In south-west China’s Yunnan province it produced a stunning vista as rock hillocks peep from a carpet of neon yellow by contrast to the bright blue sky.
It’s a stunning transformation that take place every year – the landscape becomes a sea of gold as kilometres of oil crops reach full bloom. Rapeseed bursts into brighty coloured flowers in early spring.
Rapeseed is the seed of the rape or rapeseed plant, a member of the mustard family. Unfortunate associations with the name of this plant aside, rapeseed is actually a major crop in many nations of the world, with the seeds being one of the principal components of the crop, although some cultures also eat the stalks, leaves, and flowers of rapeseed. For those who find the common name “rape” a bit offputting, this plant is also known as oilseed, rapa, rapaseed, or Brassica napus, more formally.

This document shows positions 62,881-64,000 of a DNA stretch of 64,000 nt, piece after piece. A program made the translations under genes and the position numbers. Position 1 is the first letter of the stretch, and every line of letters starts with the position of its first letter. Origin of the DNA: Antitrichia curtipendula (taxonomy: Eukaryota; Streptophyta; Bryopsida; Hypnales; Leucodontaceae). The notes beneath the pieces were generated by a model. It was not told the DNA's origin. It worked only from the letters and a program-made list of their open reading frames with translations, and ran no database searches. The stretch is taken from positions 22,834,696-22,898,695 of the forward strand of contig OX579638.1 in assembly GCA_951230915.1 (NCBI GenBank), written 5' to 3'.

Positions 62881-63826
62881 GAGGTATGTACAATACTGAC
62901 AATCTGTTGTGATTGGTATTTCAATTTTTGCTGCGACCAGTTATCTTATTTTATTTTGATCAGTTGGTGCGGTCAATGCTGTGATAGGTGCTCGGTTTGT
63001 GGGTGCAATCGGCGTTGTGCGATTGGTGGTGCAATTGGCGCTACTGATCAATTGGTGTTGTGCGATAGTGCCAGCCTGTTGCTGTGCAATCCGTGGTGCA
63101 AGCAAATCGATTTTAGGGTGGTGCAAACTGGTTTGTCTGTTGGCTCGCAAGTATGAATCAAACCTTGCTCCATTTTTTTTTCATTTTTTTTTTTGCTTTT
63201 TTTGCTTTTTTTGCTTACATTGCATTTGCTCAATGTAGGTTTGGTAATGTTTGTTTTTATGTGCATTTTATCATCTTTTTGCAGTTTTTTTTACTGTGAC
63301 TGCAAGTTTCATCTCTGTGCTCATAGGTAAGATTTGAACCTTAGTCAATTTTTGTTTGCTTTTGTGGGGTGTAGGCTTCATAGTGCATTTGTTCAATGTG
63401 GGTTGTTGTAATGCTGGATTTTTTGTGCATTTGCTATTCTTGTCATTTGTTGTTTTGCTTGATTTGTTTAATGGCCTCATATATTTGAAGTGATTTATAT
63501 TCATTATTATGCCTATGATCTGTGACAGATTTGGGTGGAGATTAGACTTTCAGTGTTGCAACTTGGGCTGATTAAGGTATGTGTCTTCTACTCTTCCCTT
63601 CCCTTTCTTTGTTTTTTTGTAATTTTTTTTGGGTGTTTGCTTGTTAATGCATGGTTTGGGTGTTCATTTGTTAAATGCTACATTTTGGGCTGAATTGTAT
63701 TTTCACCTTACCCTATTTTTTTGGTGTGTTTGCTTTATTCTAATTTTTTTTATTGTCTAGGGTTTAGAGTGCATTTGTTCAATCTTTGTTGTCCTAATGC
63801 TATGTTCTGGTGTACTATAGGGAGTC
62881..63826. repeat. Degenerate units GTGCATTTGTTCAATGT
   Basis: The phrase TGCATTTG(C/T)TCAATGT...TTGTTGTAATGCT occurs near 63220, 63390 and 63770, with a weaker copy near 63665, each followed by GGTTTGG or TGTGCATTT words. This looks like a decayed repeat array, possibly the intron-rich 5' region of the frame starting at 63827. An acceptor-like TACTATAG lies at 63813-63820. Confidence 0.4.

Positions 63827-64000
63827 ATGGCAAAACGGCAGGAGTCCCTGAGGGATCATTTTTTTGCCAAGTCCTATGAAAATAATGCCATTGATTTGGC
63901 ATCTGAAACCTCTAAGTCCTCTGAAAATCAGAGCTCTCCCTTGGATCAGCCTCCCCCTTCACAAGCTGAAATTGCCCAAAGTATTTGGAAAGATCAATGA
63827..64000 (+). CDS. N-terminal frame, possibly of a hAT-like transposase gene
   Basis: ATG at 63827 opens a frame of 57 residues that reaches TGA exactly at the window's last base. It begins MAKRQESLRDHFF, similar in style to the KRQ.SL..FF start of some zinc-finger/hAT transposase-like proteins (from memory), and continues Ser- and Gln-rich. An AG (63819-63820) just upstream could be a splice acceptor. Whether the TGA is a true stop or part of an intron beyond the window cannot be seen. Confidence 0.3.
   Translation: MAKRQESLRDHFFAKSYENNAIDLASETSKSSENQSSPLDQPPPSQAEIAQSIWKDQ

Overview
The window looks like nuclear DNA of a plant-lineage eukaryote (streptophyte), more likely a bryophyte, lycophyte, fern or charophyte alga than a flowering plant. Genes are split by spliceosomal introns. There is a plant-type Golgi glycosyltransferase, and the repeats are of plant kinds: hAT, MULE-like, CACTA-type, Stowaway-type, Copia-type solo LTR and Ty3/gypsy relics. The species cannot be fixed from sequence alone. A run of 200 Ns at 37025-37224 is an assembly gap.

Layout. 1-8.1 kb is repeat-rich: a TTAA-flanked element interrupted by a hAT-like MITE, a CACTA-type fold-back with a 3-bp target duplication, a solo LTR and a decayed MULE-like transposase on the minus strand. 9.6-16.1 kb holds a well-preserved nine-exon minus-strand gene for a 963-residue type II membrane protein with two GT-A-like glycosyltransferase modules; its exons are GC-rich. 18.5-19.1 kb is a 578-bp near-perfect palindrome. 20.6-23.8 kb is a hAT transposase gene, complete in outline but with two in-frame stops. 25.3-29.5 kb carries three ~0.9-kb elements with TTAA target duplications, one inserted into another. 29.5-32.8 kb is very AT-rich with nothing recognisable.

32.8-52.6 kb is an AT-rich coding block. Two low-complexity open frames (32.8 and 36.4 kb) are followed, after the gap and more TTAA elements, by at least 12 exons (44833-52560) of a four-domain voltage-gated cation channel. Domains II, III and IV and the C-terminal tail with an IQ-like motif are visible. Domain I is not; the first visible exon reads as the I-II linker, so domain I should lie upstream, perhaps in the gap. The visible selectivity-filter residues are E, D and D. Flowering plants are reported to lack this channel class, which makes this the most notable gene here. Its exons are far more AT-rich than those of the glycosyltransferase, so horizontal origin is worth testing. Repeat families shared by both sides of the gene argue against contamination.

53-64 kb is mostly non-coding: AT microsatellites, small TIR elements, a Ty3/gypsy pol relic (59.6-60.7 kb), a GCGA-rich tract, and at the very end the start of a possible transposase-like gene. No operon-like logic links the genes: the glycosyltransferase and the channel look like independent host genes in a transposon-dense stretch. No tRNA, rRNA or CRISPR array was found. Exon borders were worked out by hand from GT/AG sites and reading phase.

As the name “oilseed” suggests, the seeds of this plant are very high in oil. They can be ground into nutritious meal used in animal fodder, or pressed for the oil, which can be used for human food or in the production of biodiesel. Rapeseed greens are also popular in Asia, where they are eaten like other members of the Brassica genus, in a variety of dishes. Like other Brassicas, the greens have a slightly peppery bite.
The United States, Canada, India, Australia, and European Union also grow rapeseed.